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J Reprod Immunol. 2017 Feb;119:62-66. doi: 10.1016/j.jri.2016.11.008. Epub 2016 Dec 2.

Preterm birth: Inflammation, fetal injury and treatment strategies.

Author information

1
Tommy's Centre for Maternal and Fetal Health at the Medical Research Council Centre for Reproductive Health, University of Edinburgh, Queen's Medical Research Institute, 47 Little France Crescent, Edinburgh, EH16 4TJ, United Kingdom. Electronic address: A.boyle-5@sms.ed.ac.uk.
2
Tommy's Centre for Maternal and Fetal Health at the Medical Research Council Centre for Reproductive Health, University of Edinburgh, Queen's Medical Research Institute, 47 Little France Crescent, Edinburgh, EH16 4TJ, United Kingdom. Electronic address: S.Rinaldi@ed.ac.uk.
3
Tommy's Centre for Maternal and Fetal Health at the Medical Research Council Centre for Reproductive Health, University of Edinburgh, Queen's Medical Research Institute, 47 Little France Crescent, Edinburgh, EH16 4TJ, United Kingdom. Electronic address: Jane.Norman@ed.ac.uk.
4
Tommy's Centre for Maternal and Fetal Health at the Medical Research Council Centre for Reproductive Health, University of Edinburgh, Queen's Medical Research Institute, 47 Little France Crescent, Edinburgh, EH16 4TJ, United Kingdom. Electronic address: Sarah.Stock@ed.ac.uk.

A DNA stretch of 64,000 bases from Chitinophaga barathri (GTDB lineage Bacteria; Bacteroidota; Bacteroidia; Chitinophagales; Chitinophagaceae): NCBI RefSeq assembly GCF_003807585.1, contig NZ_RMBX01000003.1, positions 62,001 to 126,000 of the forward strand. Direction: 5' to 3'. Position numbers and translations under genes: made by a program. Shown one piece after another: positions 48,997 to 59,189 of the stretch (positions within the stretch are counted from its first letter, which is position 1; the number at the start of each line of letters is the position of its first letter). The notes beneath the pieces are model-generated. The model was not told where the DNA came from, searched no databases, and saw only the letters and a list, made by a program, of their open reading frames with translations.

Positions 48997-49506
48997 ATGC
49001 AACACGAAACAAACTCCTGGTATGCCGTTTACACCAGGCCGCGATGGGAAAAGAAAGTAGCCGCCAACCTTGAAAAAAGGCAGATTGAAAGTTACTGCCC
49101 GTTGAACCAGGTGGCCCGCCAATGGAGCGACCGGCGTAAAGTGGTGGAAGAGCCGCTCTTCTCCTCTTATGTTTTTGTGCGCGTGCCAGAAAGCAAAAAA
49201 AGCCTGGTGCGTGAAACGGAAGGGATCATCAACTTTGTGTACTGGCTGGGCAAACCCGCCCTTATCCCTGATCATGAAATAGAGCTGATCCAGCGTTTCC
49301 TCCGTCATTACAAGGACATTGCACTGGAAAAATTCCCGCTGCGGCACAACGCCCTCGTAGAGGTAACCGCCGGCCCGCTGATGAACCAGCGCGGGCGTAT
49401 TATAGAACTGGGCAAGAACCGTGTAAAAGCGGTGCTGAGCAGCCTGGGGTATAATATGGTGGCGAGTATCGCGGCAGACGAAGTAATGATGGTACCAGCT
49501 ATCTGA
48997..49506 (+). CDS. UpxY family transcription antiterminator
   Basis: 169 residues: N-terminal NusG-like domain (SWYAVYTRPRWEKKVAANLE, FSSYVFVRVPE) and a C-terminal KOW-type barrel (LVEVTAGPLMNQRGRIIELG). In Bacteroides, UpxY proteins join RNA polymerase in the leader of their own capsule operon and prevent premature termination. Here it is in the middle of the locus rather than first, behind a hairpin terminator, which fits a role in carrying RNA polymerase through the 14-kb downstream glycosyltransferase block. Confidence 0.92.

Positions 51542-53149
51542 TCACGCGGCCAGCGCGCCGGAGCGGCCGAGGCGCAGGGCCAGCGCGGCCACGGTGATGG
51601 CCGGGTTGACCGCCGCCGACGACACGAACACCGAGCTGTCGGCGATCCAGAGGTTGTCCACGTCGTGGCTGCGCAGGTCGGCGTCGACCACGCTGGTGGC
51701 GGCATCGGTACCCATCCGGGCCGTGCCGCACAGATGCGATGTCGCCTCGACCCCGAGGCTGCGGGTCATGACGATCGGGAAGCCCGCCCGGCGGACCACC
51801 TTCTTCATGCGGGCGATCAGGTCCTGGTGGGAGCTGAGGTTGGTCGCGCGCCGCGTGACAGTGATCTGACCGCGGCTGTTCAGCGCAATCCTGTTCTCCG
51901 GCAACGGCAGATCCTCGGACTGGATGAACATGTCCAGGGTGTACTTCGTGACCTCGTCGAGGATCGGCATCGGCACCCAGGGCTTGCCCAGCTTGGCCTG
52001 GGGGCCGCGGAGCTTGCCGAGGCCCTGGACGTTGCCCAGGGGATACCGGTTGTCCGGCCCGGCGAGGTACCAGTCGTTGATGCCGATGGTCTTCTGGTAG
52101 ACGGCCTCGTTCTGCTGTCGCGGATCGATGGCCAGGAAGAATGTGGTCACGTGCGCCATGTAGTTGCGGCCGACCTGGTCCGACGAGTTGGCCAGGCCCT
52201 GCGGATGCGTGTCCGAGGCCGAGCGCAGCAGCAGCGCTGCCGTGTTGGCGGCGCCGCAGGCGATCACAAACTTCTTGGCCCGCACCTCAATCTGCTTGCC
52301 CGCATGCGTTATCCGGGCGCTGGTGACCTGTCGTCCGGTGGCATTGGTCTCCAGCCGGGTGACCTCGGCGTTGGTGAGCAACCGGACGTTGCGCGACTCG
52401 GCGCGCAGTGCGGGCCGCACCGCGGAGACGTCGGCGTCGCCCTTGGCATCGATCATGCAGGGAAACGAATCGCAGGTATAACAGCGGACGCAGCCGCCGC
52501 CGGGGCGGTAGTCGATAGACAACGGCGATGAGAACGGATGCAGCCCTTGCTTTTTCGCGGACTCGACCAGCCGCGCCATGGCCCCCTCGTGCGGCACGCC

Abstract

Preterm birth (PTB) is the leading cause of childhood mortality in children under 5 and accounts for approximately 11% of births worldwide. Premature babies are at risk of a number of health complications, notably cerebral palsy, but also respiratory and gastrointestinal disorders. Preterm deliveries can be medically indicated/elective procedures or they can occur spontaneously. Spontaneous PTB is commonly associated with intrauterine infection/inflammation. The presence of inflammatory mediators in utero has been associated with fetal injury, particularly affecting the fetal lungs and brain. This review will outline (i) the role of inflammation in term and PTB, (ii) the effect infection/inflammation has on fetal development and (iii) recent strategies to target PTB. Further research is urgently required to develop effective methods for the prevention and treatment of PTB and above all, to reduce fetal injury.

KEYWORDS:

Fetal injury; Inflammation; Preterm birth

PMID:
28122664
DOI:
10.1016/j.jri.2016.11.008
[Indexed for MEDLINE]
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